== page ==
Over the past 12 months there has been much discussion on the effects of HST on the real estate market and it certainly seems as though anxiety over its impact heavily affected the market in the early months of 2010 as buyers rushed to purchase before the introduction of the HST, and the subsequent slow down in the market from July to November. Many clients ask me how the HST will affect them when they come to purchase a house and the answer, quite simply, is if you are buying a resale house then very little. The HST is applicable to professional fees, e.g. realtor fees and any new household items you may need to buy for your new home, but does not apply to the purchase price of a resale house.
It is a different story for new build or substantially renovated properties*. These properties are subject to HST, although rebates are available to help out. There is the New Housing Rebate which is applicable to properties with a purchase price less than $450,000 and is applied against the federal portion of the HST. There is a further Provincial New Housing Rebate which applies against the Provincial portion of the HST up to a maximum payout of $24,000. Unlike the New Housing Rebate, the Provincial New Housing Rebate is offered regardless of the purchase price of the property.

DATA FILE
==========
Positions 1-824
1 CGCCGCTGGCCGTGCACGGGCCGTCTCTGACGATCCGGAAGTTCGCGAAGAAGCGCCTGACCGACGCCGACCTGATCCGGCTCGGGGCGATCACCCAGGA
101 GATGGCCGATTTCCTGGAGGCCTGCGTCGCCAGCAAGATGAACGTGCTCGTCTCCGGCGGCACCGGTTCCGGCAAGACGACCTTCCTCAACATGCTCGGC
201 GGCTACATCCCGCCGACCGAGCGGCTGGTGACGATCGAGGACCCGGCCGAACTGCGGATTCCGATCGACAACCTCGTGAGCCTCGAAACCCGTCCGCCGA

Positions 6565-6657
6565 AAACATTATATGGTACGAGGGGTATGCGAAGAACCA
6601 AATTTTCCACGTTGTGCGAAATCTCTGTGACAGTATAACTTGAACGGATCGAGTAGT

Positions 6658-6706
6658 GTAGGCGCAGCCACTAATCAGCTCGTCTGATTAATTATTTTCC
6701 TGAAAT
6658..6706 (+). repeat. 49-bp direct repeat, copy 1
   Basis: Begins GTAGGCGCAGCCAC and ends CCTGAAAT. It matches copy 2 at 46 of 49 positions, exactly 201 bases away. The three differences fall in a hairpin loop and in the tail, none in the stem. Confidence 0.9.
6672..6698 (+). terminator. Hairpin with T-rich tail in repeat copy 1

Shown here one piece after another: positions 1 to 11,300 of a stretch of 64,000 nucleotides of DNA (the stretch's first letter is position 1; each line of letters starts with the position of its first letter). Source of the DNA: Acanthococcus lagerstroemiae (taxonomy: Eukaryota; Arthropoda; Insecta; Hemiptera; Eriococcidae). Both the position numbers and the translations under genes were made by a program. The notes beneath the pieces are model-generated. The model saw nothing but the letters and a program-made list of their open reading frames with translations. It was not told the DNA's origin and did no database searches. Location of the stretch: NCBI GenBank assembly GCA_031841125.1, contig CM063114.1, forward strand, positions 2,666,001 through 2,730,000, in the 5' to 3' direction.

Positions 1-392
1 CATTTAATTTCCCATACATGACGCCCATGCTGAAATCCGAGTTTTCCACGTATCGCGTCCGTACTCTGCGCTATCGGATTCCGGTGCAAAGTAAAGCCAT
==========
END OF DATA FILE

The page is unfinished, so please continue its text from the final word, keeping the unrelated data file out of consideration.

Individuals who intend to use the house as a primary residence are eligible for these rebates, full details on eligibility and how to claim the rebates can be found on the Canada Revenue Agency Website
*A substantially renovated property is defined as a property where 90% or more of the interior has been removed and replaced, essentially a total gutting of the house.